Sikkim becomes the first Northeast state to bring back Old Pension Scheme (OPS) for employees

Sikkim becomes the first Northeast state to bring back Old Pension Scheme (OPS) for employees
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In the Northeast region, Sikkim has become the first state to reinstate the Old Pension Scheme (OPS) for its government employees hired on or after April 1, 2006. Chief Minister Prem Singh Tamang announced the historic decision during the State Level Temporary Employees’ Convention.

The OPS, which was replaced by the New Pension Scheme (NPS) in 2004, guarantees a fixed pension based on the last drawn salary after retirement. The NPS, on the other hand, is a market-based system where individual contributions and returns determine the final pension amount.

The reinstatement of the OPS will apply to all government employees appointed on or after April 1, 2006. Existing employees covered under the NPS will have the option to switch to the OPS. Additionally, those appointed before March 31, 1990 will continue to benefit from the existing OPS provisions.

This decision is expected to benefit thousands of government employees and their families, offering them greater financial security after retirement.

As part of its efforts to improve welfare, the government has made changes to rules about making temporary workers permanent. These changes are meant to make sure that people with disabilities have better job security and are included in the workforce. Now, employees who have been working for two years or more in certain positions can apply to become permanent staff. This shows the government’s dedication to making sure everyone has a fair chance at stable employment.

Changes in government rules about making temporary workers permanent highlight a bigger promise to ensure stability and job security. Workers who have been continuously employed for four years or more in different roles like Work-charged, Muster Roll, Adhoc, and Consolidated Pay positions can now apply to become permanent staff. These steps aim to give more stability and security to the workforce, in line with the government’s main goal of creating stability and prosperity in Sikkim.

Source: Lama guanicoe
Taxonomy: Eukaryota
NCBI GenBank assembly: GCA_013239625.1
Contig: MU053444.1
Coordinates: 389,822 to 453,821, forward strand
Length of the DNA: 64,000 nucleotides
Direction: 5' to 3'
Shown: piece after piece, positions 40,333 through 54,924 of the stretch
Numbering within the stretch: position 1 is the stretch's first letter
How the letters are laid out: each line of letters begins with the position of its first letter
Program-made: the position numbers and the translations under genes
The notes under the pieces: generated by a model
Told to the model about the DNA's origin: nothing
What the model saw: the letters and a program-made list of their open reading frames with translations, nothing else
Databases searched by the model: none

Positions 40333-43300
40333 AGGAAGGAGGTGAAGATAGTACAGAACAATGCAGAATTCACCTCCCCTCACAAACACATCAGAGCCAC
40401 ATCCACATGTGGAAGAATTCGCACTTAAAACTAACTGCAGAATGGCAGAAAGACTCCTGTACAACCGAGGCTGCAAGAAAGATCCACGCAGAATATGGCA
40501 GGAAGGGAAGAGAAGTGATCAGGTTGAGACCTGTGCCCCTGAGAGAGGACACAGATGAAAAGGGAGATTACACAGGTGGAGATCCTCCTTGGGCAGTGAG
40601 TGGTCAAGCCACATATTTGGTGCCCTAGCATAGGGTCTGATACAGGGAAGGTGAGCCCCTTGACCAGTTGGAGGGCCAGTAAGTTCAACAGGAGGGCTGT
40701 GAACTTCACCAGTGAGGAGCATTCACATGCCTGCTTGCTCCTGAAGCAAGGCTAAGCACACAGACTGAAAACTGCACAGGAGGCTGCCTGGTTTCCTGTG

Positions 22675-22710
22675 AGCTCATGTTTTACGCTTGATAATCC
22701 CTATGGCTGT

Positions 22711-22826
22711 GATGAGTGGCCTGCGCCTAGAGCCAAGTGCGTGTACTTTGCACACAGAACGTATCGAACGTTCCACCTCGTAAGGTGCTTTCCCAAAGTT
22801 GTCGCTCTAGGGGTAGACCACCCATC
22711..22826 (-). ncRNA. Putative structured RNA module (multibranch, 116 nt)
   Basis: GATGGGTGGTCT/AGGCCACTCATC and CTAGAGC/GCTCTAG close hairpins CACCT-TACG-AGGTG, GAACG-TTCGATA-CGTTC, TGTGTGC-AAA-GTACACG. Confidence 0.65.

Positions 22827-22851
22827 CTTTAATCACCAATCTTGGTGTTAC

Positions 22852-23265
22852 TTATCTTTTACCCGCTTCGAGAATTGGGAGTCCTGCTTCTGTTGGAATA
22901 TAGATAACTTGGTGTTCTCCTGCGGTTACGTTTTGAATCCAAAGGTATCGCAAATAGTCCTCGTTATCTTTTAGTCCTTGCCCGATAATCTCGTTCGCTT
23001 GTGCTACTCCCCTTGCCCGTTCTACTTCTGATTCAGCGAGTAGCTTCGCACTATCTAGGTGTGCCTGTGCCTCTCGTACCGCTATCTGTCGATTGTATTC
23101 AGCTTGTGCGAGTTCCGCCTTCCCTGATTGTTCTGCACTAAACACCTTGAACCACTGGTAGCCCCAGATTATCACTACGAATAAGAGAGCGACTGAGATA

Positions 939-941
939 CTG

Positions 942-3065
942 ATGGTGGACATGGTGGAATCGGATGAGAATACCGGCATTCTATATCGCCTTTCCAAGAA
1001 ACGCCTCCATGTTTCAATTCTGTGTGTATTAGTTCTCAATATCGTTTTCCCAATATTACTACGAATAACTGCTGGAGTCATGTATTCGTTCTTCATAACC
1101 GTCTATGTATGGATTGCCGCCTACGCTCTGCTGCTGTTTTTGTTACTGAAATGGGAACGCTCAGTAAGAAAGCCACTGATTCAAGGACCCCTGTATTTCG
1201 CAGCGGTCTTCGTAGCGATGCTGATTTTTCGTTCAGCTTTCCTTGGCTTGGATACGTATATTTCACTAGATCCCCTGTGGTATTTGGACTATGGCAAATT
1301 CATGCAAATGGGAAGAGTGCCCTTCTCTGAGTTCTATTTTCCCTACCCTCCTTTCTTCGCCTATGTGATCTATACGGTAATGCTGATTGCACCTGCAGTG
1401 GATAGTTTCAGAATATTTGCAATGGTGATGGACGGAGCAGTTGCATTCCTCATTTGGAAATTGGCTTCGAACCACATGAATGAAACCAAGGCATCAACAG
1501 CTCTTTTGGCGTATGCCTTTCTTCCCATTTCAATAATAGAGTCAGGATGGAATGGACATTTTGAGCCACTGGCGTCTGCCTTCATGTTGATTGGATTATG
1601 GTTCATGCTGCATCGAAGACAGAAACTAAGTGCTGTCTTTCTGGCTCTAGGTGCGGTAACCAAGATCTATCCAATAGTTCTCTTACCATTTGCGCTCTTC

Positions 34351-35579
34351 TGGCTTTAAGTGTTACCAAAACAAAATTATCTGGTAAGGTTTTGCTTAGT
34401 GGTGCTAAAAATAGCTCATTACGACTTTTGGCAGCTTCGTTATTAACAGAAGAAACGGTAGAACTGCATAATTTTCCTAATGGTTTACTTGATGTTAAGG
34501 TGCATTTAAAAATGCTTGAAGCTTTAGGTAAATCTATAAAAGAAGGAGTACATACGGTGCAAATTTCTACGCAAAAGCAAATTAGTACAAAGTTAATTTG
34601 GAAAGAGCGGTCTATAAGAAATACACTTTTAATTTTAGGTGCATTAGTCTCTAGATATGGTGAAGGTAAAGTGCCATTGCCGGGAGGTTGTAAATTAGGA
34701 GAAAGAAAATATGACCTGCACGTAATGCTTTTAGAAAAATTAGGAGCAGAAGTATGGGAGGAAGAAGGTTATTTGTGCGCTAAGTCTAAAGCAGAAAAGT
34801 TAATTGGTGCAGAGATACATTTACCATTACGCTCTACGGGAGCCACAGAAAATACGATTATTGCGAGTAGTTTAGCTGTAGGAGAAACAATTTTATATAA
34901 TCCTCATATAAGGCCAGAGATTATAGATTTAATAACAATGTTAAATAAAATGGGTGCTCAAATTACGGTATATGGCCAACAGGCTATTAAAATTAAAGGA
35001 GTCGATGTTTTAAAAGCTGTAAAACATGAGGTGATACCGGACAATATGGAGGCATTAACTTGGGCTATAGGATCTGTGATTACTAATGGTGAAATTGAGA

The move comes ahead of the upcoming state assembly elections, and analysts suggest it could be a strategic decision to woo voters, particularly government employees who have been demanding the return of the OPS for years. However, the government emphasizes its commitment to employee welfare and long-term financial security as the primary reasons for the decision.

The revival of OPS is likely to have significant financial implications for the state government. The pension liabilities will increase, requiring careful fiscal management.

Sikkim’s decision has sparked interest and debate across the Northeast region. The success of the OPS implementation in Sikkim could pave the way for other states to follow suit, potentially leading to a wider shift in pension policies across the country.

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